Wednesday, July 24, 2024

NT secures Stolen Generation legacy site for housing

A significant remembrance and truth-telling site in Alice Springs has been purchased for $3.25 million by the Northern Territory Government with a view to developing social and affordable housing on the property.

The Government says the transfer of the historic St Mary’s Hostel comes with a commitment to preserving the history and heritage of the location, which includes the famed St Mary’s Chapel (pictured, below).

St Mary’s Hostel, which operated from 1947 – 1972, was a boarding school for mainly Aboriginal children, many of whom were taken from their families as wards of the State, and later became known as members of the Stolen Generation.

Set on the Stuart Highway alongside the Todd River, the 8.2 hectare property is ideal for housing development, said Minister for Urban Housing, Ngaree Ah Kit.

“While the land will be developed for future housing, the historical and heritage value of the site will be preserved,” she said.

“The purchase of St Mary’s Hostel has been a collaboration between our Government, the Anglican Church, and the St Mary’s Stolen Generation Group which ensures it becomes a place that not only pays respect to the past, but serves as a valuable and practical community asset.”

Inside the St Mary’s Chapel which features a heritage-listed mural.

The Minister said the land has been purchased with a vision to develop social and affordable housing utilising opportunities under the Australian Government Housing Reform agenda such as the Housing Australia Future Fund and the National Infrastructure Facility.

While there are no immediate plans for redevelopment, the Government plans to honour the legacy of the area and will continue to work with members of the St Mary’s Stolen Generation Group who advocated for its protection, said Ms Ah Kit.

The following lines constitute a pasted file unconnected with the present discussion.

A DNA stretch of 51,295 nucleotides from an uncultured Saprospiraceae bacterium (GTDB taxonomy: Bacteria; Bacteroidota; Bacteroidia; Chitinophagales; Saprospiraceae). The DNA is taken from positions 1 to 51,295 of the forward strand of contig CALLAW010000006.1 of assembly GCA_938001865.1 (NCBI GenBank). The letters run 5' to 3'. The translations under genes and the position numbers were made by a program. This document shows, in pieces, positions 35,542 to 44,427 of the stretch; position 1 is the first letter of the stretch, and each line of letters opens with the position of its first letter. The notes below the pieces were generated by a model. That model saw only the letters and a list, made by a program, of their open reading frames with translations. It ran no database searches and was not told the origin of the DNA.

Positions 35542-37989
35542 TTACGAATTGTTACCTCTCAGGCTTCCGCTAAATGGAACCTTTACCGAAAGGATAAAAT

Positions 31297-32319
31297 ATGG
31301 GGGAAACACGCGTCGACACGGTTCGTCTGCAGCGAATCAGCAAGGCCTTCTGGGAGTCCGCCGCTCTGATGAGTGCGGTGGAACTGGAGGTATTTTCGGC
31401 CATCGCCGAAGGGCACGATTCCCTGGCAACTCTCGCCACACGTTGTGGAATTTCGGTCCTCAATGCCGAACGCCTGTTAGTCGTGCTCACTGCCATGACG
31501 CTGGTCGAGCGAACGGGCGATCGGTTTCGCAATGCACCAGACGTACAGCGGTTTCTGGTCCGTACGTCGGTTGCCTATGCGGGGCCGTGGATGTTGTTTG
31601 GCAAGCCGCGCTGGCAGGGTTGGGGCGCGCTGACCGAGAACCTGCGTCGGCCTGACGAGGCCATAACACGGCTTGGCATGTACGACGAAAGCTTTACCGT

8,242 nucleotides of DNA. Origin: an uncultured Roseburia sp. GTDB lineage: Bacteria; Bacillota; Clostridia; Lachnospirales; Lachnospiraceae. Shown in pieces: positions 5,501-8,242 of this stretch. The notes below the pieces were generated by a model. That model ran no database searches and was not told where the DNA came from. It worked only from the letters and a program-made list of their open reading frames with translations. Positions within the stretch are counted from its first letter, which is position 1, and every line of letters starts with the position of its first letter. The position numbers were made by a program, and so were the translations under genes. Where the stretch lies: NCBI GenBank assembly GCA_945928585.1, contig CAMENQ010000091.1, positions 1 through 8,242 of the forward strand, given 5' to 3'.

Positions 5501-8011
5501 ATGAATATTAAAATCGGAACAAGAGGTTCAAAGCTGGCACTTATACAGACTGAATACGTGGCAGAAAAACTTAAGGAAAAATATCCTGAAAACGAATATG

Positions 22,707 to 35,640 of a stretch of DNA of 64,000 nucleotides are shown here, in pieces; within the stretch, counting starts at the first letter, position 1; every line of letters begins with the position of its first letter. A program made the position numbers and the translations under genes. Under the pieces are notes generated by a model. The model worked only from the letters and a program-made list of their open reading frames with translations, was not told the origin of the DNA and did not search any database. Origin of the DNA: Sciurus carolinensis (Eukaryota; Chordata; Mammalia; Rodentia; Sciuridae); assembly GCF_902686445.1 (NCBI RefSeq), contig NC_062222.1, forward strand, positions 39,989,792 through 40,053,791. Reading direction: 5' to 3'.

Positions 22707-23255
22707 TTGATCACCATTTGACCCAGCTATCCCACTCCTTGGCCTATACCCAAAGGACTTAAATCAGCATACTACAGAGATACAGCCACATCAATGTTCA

The $3.25 million acquisition includes a formalised deal between the Department of Territory Families, Housing and Communities and the Anglican Diocese detailing the preservation of the chapel. 

“We are looking forward to working with the Northern Territory Government and the Anglican Church to honour our families and past and present Stolen Generation people by memorialising the legacy of the site and stories of St Mary’s,” Stolen Generation Group Chairperson, Anne Ronberg.

The Minister said the former residents were particularly intent on conserving the chapel because of the historical significance and memories therein, including a splendid heritage-listed 1958 mural by Hungarian artist Robert Czakó – that backdrops the humble altar. The mural – which features biblical scenes, saints, and portraits of several people who lived at the hostel at the time – was restored in 2021.

“St Mary’s Hostel is steeped in Northern Territory history and survivors of the Stolen Generation hold many memories and mixed feelings about their time there,” said Ms Ah Kit.

“We’re committed to the preservation of the chapel and memorialising the legacy of the St Mary’s site in collaboration with the former residents,” said Anglican Bishop, Dr Greg Anderson.

Up to 10% of the sale amount has been allocated to preservation efforts.

Work is currently underway by Aboriginal Areas Protection Authority (AAPA) to identify sacred and significant sites on the lot, while consultation with Traditional Owners will also be undertaken as part of this process.

The Anglican Church and St Mary’s Stolen Generation Group plan to host a memorial event onsite to commemorate the historic milestone.

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